Nice article to motivate people toward better preventative eating; however, the bad advice in the last paragraph trumps the value of the entire article. Animal foods and the “whites” (white sugar, white flour, white rice, etc.) are the absolute worst food choices we can make and will feed cancer cell growth better than any other food choices. This article does not direct the reader to the correct method and reason for pairing legumes with other protein sources – in this case cheese. First of all, there is no question that abundant daily consumption of beans is a fabulous dietary change goal to prevent AND treat a variety of diseases including cancers, but any longterm commitment to daily legumes, without taking into consideration the amino acid shortfall that legumes cause if used as one’s primary source of protein, is a guaranteed unhealthy mistake. Many vegetarian mother’s-to-be, who ignore this issue – the “incomplete protein” of legumes, go on to birth developmentally delayed, small birth weight, and immune compromised babies who fail to thrive, learn, grow, form properly in terms of skeletal-musculature, and do not develop normally due to the one fact of being marginally or outright PROTEIN DEFICIENT. In developing countries, where “high quality” (complete amino acid) protein is not consistently available, the medical term is: kwashiokor. The point of me stepping up to write this is that animal products added to one’s daily beans, will provide the missing amino acids (complete the incomplete protein in beans) but will also be bringing into the body, known cancer-causing (and cardiovascular disease causing) metabolic byproducts even if Certified Organic Grass Animal products are the ones chosen. Animal foods need to be restricted when anti-cancer is the focus. That leaves open the question of how to make legumes satisfy our need for complete protein which is required for cell maintenance, immune function, growth, and disease prevention….? The answer is seeds and nuts need to be consumed AT THE SAME TIMES as the legumes. There are many options for both legume and seed and nut “formulas” which one can cultivate in the anti-cancer kitchen, and a great starting point for this self-education would be to consult the original bible on this subject: Diet For A Small Planet which explains the rationale behind plant-based eating for both our health and the health of the planet, and the sequel: Recipes For A Small Planet, where Frances Moore Lappe gives many recipes which feature the amounts of which legumes-nuts-seeds need to be paired in order to obtain the goal of “complete protein” that means thriving, not just surviving. Properly combined amino acid sources from plants can replace animal food consumption while maintaining the body, growing babies, repairing disease, and learning — all are physical activities which the Human Animal requires in order to eliminate animal food dependence.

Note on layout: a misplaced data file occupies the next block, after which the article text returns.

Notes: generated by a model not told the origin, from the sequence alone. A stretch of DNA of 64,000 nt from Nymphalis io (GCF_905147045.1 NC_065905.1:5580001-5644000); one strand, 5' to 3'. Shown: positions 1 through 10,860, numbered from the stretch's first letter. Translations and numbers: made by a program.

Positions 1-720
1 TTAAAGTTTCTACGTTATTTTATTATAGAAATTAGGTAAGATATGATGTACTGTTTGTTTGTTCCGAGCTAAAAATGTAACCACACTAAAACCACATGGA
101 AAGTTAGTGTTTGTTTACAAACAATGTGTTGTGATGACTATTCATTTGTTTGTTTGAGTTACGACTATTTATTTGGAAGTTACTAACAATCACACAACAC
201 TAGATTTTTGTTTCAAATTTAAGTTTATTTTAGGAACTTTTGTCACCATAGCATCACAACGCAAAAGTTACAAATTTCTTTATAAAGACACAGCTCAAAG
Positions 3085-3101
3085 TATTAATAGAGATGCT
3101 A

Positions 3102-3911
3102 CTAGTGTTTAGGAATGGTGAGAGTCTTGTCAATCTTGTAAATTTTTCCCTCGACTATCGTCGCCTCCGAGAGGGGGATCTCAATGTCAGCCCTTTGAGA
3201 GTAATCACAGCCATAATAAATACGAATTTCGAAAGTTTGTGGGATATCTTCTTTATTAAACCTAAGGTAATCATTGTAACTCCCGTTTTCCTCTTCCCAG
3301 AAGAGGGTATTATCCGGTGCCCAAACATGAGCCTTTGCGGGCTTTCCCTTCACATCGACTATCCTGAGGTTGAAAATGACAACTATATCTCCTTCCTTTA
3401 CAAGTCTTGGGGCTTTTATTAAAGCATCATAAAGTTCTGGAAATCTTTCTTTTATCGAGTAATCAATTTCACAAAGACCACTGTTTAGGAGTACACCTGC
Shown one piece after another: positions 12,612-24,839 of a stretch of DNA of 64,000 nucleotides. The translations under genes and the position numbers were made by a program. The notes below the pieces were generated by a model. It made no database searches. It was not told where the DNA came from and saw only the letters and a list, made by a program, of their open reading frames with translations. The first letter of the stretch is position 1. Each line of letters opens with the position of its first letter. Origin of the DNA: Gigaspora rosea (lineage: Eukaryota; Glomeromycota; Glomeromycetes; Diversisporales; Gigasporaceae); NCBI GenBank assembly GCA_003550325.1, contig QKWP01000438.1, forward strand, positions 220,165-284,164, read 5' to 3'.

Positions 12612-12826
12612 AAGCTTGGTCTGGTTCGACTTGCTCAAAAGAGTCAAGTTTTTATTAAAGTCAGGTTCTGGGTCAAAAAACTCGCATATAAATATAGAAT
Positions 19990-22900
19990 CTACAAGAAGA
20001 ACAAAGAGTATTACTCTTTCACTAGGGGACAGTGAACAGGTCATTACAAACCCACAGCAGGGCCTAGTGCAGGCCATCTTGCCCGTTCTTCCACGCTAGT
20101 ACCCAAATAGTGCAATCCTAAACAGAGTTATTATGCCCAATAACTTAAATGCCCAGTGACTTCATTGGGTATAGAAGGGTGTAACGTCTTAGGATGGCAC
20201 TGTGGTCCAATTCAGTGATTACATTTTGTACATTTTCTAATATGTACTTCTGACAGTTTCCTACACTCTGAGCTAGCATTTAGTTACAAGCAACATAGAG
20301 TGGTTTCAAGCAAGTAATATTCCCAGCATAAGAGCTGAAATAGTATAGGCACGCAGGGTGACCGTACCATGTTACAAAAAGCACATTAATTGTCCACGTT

Ariel, you are SO VERY right about the 2 books, “Diet for a Small Planet” and “Recipes for a Small Planet” each by Frances Moore Lappe. I read them back in the later 70’s when attending undergraduate school, and they had been monumental in my very early understanding of nutrition as well as conservation on our precious planet! Cheers!!!
very good, thank you. I agree with you, and it is not only protein, and aminos, is vitamin B12 and other enzymes and phytonutrients that you only can find in animal foods.
I cook the beans with lots of water or broth _ 1/2 tsp. of baking soda (no gas) and some veggies.